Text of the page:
Cradle-to-cradle mining: Can we return waste from laterite mines into a self-sustaining soil?

Piles of waste from a gold and silver mine

Tailing piles from a gold and silver mine, image Shutterstiock/Elizabeth A.Cummings

As the mining sector strives to meet the increasing demand for green-technology enabling elements,laterite deposits have become more economically viable sites for mineral extraction.

Synergistic to these resource needs is a societal demand for sustainable, eco-efficient zero-legacy mining.

Laterites offer a fantastic opportunity to showcase the 'cradle-to-cradle' mining concept in which the end of a de-carbonised, eco-efficient laterite mine cycle is a restored environment with functional soils developed from processing waste.

Project aims

Characterise microbial communities, functional gene potential and microbes-mineral interactions from an active Philippine laterite mine using environmental microbiology, sequencing and geochemistry

Conduct a survey of microbes for bioprocessing potential and propose pathways to soil regeneration

Use multi-criteria decision analysis to balance technical, economic, social and environmental aspects to identify options for repurposing mine wastes as a stable landscape supporting a reconstructed ecosystem.

Project objectives

Microbiological and mineralogical survey of mine site and pristine soils.

Mineral and chemical characterisation of survey samples.

Assess taxonomic and metabolic diversity of microbial communities using high throughput DNA sequencing.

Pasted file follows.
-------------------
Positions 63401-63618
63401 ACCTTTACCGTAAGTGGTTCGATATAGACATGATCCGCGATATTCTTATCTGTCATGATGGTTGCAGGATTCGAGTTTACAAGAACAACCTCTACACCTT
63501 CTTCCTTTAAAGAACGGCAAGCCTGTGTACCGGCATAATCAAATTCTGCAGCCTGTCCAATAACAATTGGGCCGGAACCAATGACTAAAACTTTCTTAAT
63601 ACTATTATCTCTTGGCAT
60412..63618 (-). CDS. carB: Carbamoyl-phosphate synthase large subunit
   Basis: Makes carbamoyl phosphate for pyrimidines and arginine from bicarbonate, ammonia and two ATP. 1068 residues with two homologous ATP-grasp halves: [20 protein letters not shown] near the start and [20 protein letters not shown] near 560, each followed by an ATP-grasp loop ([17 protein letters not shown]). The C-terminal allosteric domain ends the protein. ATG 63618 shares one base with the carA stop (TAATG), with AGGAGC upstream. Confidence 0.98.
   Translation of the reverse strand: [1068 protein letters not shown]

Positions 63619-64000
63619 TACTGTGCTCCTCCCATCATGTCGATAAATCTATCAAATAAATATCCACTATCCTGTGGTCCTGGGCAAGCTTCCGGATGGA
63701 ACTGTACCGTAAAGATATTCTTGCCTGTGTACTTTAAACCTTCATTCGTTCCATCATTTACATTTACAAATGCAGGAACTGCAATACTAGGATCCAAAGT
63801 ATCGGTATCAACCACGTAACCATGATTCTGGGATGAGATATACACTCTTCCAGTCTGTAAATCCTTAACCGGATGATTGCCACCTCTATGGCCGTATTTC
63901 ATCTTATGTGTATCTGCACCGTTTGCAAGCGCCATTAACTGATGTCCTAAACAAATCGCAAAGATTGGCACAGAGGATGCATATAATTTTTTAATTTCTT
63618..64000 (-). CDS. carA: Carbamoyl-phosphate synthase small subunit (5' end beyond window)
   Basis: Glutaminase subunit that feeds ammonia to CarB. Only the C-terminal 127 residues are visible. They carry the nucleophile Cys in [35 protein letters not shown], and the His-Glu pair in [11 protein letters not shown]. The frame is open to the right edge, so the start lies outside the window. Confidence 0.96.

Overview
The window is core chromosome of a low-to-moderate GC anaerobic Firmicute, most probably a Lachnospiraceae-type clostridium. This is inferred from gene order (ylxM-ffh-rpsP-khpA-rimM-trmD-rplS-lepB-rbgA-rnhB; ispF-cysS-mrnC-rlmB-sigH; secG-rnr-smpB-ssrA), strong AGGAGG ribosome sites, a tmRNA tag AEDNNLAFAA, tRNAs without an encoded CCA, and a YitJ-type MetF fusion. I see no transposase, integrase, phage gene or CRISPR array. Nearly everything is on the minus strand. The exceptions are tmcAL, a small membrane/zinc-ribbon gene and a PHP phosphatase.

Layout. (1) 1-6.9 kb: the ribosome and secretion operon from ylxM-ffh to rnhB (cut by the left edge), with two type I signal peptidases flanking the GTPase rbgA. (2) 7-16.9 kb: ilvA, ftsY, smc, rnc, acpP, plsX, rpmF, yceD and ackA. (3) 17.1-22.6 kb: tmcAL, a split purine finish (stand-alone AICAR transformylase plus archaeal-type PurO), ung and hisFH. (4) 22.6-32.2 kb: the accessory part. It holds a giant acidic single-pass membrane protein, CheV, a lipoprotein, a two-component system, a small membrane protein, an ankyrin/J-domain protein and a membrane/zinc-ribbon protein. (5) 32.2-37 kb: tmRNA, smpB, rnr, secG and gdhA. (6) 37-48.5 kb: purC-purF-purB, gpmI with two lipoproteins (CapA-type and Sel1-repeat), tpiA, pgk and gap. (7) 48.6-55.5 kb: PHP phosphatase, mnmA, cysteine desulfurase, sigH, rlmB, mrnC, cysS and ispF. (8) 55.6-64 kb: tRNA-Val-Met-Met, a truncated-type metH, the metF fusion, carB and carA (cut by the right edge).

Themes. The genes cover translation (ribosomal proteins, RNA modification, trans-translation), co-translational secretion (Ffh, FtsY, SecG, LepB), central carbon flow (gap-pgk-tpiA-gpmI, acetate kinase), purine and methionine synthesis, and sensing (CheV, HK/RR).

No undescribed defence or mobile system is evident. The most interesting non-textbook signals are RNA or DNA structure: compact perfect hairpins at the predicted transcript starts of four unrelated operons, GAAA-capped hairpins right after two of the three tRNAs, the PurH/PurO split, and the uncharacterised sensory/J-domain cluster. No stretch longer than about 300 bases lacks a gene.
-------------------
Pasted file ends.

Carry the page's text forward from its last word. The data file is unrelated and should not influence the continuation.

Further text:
Perform bioleach experiments on tailings and wastes.

Propose and test pathways to transform wastes and tailings into functional soils.

Use multi-criteria decision analysis to propose cradle-to-cradle pathways geared to local community needs.

How to apply

Apply for the project on the NHM careers website by sending your CV, covering letter outlining your interest in the PhD position, relevant skills training, experience and qualifications for the research and a statement of how this PhD project fits your career development plans. Please also include two academic references.

How to apply

Apply for this project through the NHM careers website

Application deadline: Midday (12pm GMT) 7 January, 2022

Read more about the Science and Solutions for a Changing Planet Doctoral Training Partnership (SSCP DTP).

Supervisors

The Natural History Museum

Dr Paul Schofield

Dr Anne Jungblut

Imperial College London (ICL)

Dr Pablo Brita-Parada

Science and Solutions for a Changing Planet (SSCP) doctoral training partnership

This is a joint project between The Science and Solutions for a Changing Planet (SSCP) Doctoral Training Partnership at Imperial College London and The Natural History Museum.

Funded by